A Conversation with the Infinite

What does it take to have a great first conversation? While I can only guess as to what that is, I’m going to put my money on not having made any presumptions at all, not only for yourself but for those your speaking to as well.

This is way harder than it sounds. Most business-people will tell you that no conversation can be had without an objective at the outset. On the other hand, those interested in efficiency will say that a conversation where you rediscover the obvious is boring. For me personally, I tend to jump to intellectually-driven responses that can weigh the conversation down.

Occasionally I might get to point out some thing about or to the other person that will surprise them, not necessarily in always a good way or bad way. Perhaps its the discovery of a blind spot, or something valuable, not necessarily rationalized, but true. As in any magic trick you need your partner to make an emotional investment before this is even possible. Its the act of prioritizing our choices that prepares the context for a surprise. This is possible in the form of a question, or even an observation.

Conversations are still a very human act at their center. Practice always.

Pick the Right Candidate

Our General Election is underway and I’m scheduled to cast my vote on the 17th with others from my city. The media is practically running out of confrontational verbs, “Rahul Slams Modi”, “Pawar Criticises Election Commission” and so on. The mind is exhausted by the narrow focus of the information it’s being fed and is starved for the truth.

How do you pick out the right candidate?

I think that’s the important question. If we overestimate the impact of our individual vote, in the process we might be led to believe we’re helping a party win over the candidate. Rather the opposite is true. The candidate I pick represents me in parliament, if he wins. I learned that lesson the hard way in our last general election.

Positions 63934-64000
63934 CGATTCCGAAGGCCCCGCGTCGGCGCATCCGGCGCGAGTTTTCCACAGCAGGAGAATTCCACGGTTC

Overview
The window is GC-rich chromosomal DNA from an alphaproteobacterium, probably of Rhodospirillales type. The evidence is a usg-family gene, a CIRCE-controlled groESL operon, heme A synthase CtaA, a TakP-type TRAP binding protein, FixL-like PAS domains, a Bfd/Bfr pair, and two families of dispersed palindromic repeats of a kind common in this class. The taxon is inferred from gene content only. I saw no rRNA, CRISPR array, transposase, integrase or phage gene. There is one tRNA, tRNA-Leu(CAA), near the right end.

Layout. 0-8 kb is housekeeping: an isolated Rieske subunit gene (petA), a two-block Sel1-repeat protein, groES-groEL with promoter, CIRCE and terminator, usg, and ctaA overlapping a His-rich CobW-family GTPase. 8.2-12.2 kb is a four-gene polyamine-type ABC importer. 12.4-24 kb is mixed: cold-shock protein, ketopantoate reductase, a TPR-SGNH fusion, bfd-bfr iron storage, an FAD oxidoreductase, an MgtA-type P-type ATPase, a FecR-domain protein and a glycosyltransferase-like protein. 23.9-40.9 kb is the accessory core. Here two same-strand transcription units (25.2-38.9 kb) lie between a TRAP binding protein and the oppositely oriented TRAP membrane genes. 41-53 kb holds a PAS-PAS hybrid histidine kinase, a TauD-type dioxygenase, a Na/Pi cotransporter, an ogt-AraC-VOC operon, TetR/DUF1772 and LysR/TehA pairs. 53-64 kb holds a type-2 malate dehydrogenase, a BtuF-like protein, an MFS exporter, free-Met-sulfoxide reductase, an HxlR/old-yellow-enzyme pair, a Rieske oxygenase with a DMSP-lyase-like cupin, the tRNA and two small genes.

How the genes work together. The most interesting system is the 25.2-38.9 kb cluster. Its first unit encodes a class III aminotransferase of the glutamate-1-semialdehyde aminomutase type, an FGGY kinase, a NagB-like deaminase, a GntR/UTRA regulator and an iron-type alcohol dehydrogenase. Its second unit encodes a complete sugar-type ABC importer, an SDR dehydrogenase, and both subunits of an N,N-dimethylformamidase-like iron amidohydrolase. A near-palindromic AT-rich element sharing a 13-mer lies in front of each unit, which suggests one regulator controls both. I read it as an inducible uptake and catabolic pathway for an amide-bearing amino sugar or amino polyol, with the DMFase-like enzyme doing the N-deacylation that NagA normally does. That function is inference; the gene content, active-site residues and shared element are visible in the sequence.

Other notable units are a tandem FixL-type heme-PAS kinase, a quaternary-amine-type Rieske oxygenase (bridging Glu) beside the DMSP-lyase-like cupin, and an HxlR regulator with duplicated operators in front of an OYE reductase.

However, your vote does eventually decide who will lead our nation.

Last night, I watched Christopher Hitchens and Tariq Ramadan debate if Islam is a religion of Peace. Tariq’s opening argument, struck a deep chord with me. He interprets Islam as a means of self-education for the individual to help realize the road to peace irrespective of whether the times you live in are violent or peaceful.

This post is not about the religion, or any other religion but about our co-existence and continued prosperity.

Pick the party that can show all of us the way to work together in a way that does not compromise the fundamentals rights that we’ve been granted through our constitution. The one that respects the universal need for peace.

While we leave civic education to schools, our schools can reach only a fraction of our population. The other portion, including our educated adults, people like me still grasp at straws when making this important choice.

Confidence in Innocence

The other day, I was sitting on my Dad’s lap on a revolving chair and watching a movie. I leaned back and caused the chair to tilt. We were both in free-fall. Dad instinctively lifted me up in the air. On having completed the fall, he put me down on the ground to his right. For a brief moment I stood there surprised at the sudden turn of events. Realizing I was ok, I turned to Dad and said “I didn’t get hurt as I am Bheem“.

Greatly inspired by “It’s me, Saksham“.